Flowery Branch wrestles with growth along McEver Road

By Marc Eggers Anchor / Reporter
Posted 6:49AM on Friday 7th February 2020 ( 1 month ago )

FLOWERY BRANCH – Leaders of this rapidly expanding south Hall County community barely have time to catch their collective breath after dealing with growth issues in one area of town before growth issues pop-up in another area of town.

Establishing a strategy for redeveloping the historic downtown business district has kept city planners, staff and city council members busy in recent years.  Now that a plan for downtown is in place and moving forward, growth along the McEver Road corridor has begun crying out that it wants the city’s undivided attention.

Thursday’s city council meeting included several items on the agenda, including a pair of public hearings, dealing with growth along the heavily traveled stretch of McEver Road within Flowery Branch city limits.

Flowery Branch City Planner Rich Atkinson introduced the public hearings, one an annexation request to allow for a 102-unit single family subdivision, the other a rezoning request to allow the development of a 93-unit townhouse community.  

“I thought I would go over briefly the McEver Road corridor,” Atkinson began. 

“It’s almost four miles that are actually in the city and we control, really, just two corners of it,” he told council members, reciting numerous annexation and rezoning requests along the roadway that have been handled in recent months, many of them for residential development.    

“As you know, staff feels this McEver Road corridor is pretty important to the success of the city as a whole, and especially as the downtown progresses, we want to ensure that all annexations and rezonings are made with thoughtfulness and the utmost care,” Atkinson added.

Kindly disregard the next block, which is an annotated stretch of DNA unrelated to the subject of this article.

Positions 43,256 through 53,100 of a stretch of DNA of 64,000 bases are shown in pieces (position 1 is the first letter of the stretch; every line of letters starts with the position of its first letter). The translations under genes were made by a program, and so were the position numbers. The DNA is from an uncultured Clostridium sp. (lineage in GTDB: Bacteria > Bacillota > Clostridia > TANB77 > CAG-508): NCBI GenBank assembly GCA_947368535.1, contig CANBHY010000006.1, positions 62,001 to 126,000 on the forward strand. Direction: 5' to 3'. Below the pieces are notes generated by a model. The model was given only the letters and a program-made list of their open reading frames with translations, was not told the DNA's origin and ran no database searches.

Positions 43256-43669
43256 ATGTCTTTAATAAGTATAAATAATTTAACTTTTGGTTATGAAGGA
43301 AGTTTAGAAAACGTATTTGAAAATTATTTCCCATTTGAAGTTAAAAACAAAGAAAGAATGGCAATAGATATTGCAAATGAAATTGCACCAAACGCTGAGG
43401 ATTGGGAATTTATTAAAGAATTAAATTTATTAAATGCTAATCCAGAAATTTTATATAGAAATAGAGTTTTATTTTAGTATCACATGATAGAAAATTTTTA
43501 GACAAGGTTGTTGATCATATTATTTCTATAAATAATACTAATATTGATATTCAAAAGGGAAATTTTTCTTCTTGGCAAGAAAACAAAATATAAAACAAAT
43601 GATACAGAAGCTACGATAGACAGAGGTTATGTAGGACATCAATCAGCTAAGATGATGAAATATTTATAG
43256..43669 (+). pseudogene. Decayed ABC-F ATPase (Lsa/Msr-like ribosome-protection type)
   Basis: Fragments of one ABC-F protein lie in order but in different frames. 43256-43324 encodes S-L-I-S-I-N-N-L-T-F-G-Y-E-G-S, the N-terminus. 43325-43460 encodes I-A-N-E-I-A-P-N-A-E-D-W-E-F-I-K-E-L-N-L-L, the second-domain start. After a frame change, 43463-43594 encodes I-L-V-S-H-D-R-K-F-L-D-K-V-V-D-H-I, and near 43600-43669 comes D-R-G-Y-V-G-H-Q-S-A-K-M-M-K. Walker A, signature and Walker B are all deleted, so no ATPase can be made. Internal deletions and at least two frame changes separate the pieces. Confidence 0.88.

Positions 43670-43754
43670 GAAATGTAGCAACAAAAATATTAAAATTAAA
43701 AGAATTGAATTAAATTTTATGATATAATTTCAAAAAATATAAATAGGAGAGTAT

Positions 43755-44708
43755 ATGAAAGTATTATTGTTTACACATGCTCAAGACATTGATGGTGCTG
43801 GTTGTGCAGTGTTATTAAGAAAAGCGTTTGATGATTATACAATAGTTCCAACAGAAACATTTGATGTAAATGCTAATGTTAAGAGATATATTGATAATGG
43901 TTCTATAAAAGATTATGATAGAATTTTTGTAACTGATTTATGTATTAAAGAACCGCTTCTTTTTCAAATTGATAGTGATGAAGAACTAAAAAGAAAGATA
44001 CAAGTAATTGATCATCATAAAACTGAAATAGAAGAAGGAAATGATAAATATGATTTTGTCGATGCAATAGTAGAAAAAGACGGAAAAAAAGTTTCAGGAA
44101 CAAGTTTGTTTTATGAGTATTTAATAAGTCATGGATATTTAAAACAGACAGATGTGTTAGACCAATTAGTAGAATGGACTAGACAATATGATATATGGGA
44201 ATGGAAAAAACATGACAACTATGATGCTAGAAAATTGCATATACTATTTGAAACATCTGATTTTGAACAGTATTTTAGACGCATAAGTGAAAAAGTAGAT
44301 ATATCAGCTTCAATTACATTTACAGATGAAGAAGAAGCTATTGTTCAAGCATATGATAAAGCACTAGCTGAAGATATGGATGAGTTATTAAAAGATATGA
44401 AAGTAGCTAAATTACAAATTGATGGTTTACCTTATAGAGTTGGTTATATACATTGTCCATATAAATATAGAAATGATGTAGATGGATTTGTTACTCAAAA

“It’s under-developed and we have some parcels that we have control over and I think we need to be real careful in how we make those decisions.”

Atkinson went on to explain his vision for McEver Road development.  “What we are looking for in this corridor is that mixed use; it should be cohesive with the surrounding area, and we really want to strive to make sure these two corners we actually have control of are built the way that we want them built.”

The two corners he references are where Lights Ferry and McEver Roads intersect, and where Gainesville Street/Jim Crow Road crosses McEver Road.

Atkinson said, “We should definitely rely on the Comprehensive Plan, as always, to guide us in these decisions.” The Flowery Comprehensive Plan 2016 to 2035 was adopted in June of 2016 and is built upon the original 2006 comprehensive plan which was revised in 2011.

Former city council member Ed Lezaj was a part of the team that developed the initial comprehensive plan, and was one of many making comment during Thursday’s public hearing. 

“Why don’t you look at the Comprehensive Plan for Flowery Branch and live by it?” Lezaj asked.  

“There is ‘denial’ along McEver because it is a commercial entity; it is the only tract we have for commercial development.  Why do we want to put in single family units?” Lezaj said.  “It’s not designated that way in the Comprehensive Plan.”

“When you have a commercial road, keep that land commercial,” he added empathically.

Harley Jones lives in the Four Seasons Subdivision off McEver Road and agreed, saying that adding residential traffic loads to the McEver corridor is not a good idea. “Many of us have to get on McEver Road every day… and my concern is: what is being done to coordinate, to improve, the traffic situation on McEver Road?”

“We need to be looking at our infrastructure before we begin adding all this ‘outra-structure’ that goes into our infrastructure,” he said

Kathy Forte also lives off McEver Road and says she does not want to see more residential traffic being added to the through-traffic that presently keeps McEver Road busy.  “You start adding in 200 homes, 300 homes…we’re making decisions without knowing all the repercussions.”

She added, “You have a unique opportunity to, number one, keep Buford away from us, and two, to give us a quality of life.”

The schedule for further public hearings for the two items mentioned above, as well as for other upcoming rezoning and annexation applications, is available on the city’s website and is updated as specific information becomes available.

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